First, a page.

According to Simmons National Consumer Survey, in 2009 Hispanics’ candy consumption of brands made by some of the large confection makers was about 15%, which can be considered small compared to the candy consumption in the non-Hispanic population (85%). Since 2004, the big confection manufacturers have been trying to increase Hispanics’ candy consumption by buying local brands south of the border or developing new flavors that would attract Hispanics. They have even tried to reach this segment through partnerships with Latino artists (e.g. in 2004, Hershey’s signed a multi-year contract with Latina singer Thalia). However, based on these numbers, it seem that confection makers still have a lot to do to penetrate this market segment.
Nonetheless, Hispanics’ candy consumption wasn’t too bad for some of the confection makers in 2009. Hershey’s, with a large product portfolio, took the top spot with nearly 1 out of 2 candy-eating Hispanics satisfying their sweet tooth with Hershey’s brands from Hershey’s Kisses to Good & Plenty. Mars competed pretty close with a set of brands from M&M’s, Snickers to M-Azing.
Acculturation levels didn’t seem to play a big role in preference for a candy brand, but heritage definitely did. Hershey’s biggest fans were be found among Puerto Ricans, followed by Mexican Americans. Mars brands were also among the favorites for these groups. However, Cubans and other Hispanics groups consumed Hershey’s and Mars confections in less degree. Interestingly enough Godiva chocolates did better among Cubans, which may say something about their taste preferences.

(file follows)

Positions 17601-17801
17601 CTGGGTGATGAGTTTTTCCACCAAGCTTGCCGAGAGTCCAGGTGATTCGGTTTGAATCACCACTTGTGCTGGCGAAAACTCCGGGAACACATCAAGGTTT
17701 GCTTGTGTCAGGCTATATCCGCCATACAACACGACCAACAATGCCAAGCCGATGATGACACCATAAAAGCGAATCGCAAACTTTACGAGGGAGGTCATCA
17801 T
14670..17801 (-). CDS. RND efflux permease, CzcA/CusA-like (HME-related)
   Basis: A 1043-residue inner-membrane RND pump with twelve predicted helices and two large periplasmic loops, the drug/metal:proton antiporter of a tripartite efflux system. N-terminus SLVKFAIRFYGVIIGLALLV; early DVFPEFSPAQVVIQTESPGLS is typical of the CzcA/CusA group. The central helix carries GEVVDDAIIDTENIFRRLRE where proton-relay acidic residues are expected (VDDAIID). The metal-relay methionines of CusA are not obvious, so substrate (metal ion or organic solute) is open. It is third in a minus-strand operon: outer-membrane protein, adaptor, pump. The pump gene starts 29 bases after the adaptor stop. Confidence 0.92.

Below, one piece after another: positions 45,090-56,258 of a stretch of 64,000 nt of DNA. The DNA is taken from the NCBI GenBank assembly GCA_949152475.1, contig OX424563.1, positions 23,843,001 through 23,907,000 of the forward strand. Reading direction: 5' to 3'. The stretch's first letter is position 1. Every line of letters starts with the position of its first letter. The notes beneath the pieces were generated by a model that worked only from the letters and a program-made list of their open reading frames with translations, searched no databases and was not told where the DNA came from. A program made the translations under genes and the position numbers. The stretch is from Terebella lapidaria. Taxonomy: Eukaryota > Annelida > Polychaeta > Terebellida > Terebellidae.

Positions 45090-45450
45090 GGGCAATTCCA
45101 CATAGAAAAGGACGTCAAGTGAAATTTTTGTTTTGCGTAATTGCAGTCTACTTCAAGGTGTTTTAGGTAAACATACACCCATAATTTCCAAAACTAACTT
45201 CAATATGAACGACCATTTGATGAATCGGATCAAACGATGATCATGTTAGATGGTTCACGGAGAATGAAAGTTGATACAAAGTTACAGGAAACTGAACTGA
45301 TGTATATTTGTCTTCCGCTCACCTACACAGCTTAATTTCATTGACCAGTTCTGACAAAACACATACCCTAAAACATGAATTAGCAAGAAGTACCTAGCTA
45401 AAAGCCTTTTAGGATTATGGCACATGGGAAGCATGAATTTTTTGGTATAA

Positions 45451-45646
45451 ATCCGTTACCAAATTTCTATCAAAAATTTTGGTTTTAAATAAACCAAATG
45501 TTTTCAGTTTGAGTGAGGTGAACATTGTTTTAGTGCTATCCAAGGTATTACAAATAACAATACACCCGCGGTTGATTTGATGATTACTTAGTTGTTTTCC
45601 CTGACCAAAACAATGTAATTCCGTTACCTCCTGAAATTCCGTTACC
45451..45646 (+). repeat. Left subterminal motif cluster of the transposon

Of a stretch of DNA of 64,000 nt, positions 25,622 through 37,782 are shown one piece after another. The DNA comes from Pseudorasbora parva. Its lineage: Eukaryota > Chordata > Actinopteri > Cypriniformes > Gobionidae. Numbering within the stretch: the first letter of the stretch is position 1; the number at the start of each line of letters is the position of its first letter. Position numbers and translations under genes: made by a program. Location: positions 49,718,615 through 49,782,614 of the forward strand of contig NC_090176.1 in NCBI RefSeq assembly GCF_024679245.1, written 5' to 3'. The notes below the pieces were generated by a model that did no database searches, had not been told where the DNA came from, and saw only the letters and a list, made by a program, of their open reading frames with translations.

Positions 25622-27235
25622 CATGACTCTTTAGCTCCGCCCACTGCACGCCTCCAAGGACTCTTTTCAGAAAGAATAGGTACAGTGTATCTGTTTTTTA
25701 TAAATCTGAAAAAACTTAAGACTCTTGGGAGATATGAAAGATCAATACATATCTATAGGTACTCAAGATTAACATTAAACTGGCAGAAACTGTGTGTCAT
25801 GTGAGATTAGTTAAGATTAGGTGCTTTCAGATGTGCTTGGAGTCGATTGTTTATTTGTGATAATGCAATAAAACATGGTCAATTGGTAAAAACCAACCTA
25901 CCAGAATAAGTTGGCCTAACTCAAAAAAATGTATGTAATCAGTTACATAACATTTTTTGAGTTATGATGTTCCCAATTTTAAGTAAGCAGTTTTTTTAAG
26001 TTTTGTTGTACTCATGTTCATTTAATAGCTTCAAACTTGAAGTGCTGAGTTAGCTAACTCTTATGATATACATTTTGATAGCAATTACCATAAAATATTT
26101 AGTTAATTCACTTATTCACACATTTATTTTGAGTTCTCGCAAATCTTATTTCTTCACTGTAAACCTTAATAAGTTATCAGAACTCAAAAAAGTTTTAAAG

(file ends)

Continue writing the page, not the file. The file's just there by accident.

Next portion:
Overall, it has been accepted that Hispanics favor chocolate bars with almonds, intensely flavored products and confectionery with combination of flavors, such as hot and tangy. But these are generalities that miss to take into account differences among Hispanics, particularly when it comes to food. For example, “tangy” and “hot” flavors are likely to be preferred by Mexican Americans, but hardly by Cubans.
How much consumer research confection makers are doing to understand the Hispanic market’s diversity is unknown. This market segment may be considered small compared to the non-Hispanic eating-candy population, and confection makers may think its size doesn’t warrant allocating research resources to it. I would speculate that the segment may be small because not enough resources have been invested to expand it, and precisely because it is small now, the confection makers that invest in understanding this market segment, its diversity, cultural influences, taste preferences and shopping behaviors are likely to win big given the predicted exponential growth of the Hispanic population in the US for the near future.